|The first excerpt represents the past or something you must release, and is drawn from Georgics by Virgil:
See from the first yon high-bred colt afield,
His lofty step, his limbs' elastic tread:
Dauntless he leads the herd, still first to try
The threatening flood, or brave the unknown bridge,
By no vain noise affrighted; lofty-necked,
With clean-cut head, short belly, and stout back;
His sprightly breast exuberant with brawn.
Chestnut and grey are good; the worst-hued white
And sorrel. Then lo! if arms are clashed afar,
Bide still he cannot: ears stiffen and limbs quake;
His nostrils snort and roll out wreaths of fire.
|The second excerpt represents the present or the deciding factor of the moment, and is drawn from The War in the Air by H. G. Wells:
an orderly life, to whom this waste, wet, painful thing that had
been a comrade came almost as strangely as it did to Bert.
A peal of wild laughter sounded down the passage in the direction
of the little gallery and something spoke--almost shouted--in
German, in tones of exultation.
Other voices at a lower, more respectful pitch replied.
"Der Prinz," said a voice, and all the men became stiffer and
less natural. Down the passage appeared a group of figures,
Lieutenant Kurt walking in front carrying a packet of papers.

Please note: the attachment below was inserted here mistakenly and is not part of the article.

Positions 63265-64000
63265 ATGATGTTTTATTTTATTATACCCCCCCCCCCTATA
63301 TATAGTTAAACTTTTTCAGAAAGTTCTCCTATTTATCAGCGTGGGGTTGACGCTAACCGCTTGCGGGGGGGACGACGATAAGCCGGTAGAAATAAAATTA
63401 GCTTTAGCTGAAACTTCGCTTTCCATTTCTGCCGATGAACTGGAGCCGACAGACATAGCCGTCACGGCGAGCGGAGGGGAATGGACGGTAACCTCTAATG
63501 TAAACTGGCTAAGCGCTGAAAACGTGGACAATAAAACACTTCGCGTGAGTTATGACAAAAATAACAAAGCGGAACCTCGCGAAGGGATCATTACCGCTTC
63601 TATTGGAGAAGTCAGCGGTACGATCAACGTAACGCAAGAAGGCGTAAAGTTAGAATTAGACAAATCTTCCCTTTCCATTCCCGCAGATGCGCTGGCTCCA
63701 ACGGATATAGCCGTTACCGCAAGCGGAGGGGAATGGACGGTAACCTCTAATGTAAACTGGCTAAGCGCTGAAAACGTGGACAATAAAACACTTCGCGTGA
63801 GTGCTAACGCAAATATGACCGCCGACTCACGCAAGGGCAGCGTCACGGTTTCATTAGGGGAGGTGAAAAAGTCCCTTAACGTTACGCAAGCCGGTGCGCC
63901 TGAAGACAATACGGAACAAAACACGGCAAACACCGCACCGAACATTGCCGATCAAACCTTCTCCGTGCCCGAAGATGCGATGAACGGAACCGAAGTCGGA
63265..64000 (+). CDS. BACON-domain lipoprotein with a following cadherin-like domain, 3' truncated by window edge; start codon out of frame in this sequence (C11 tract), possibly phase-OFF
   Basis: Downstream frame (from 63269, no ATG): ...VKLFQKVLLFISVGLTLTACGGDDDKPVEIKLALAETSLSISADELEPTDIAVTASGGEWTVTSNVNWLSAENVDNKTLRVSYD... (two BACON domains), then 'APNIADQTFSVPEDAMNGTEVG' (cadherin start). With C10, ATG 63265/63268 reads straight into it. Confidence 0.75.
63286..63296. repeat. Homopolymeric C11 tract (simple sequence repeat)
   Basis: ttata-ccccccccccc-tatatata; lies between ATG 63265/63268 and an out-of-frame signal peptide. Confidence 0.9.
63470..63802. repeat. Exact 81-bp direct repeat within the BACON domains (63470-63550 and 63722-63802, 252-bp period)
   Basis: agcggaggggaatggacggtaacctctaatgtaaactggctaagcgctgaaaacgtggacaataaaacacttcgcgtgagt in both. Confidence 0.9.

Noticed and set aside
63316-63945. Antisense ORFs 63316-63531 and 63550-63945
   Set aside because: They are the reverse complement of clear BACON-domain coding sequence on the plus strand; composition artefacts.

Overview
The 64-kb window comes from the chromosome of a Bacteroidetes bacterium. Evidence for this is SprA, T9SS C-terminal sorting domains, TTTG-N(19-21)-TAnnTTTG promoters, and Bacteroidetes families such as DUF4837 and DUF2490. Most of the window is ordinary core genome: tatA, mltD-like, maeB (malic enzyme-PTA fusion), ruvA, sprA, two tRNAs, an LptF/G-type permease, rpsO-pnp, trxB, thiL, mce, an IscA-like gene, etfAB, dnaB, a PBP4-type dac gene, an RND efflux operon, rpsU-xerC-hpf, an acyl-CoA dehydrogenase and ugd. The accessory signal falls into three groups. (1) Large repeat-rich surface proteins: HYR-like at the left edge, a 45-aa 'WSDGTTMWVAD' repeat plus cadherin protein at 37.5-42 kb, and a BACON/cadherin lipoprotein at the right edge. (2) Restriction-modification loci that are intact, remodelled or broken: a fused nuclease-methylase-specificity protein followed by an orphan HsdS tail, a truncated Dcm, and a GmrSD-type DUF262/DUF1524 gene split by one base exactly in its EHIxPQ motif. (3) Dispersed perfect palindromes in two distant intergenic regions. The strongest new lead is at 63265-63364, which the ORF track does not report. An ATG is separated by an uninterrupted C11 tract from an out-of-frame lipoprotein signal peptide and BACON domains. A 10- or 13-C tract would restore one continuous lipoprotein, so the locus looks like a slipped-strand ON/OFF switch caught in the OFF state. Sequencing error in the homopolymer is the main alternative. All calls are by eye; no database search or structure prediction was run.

He stopped point blank when he saw the thing in the recess, and
his ruddy face went white.
|The third excerpt represents the future or something you must embrace, and is drawn from This Side of Paradise by F. Scott Fitzgerald:
"No, sir, not by a darn sight," said the worldly youth with
emphasis, "and I know that girl's as good as gold. I can tell."
They wandered on, mixing in the Broadway crowd, dreaming on the
music that eddied out of the cafis. New faces flashed on and off
like myriad lights, pale or rouged faces, tired, yet sustained by
a weary excitement. Amory watched them in fascination. He was
planning his life. He was going to live in New York, and be known
at every restaurant and cafi, wearing a dress-suit from early
evening to early morning, sleeping away the dull hours of the
"Yes, sir, I'd marry that girl to-night!"
This Side of Paradise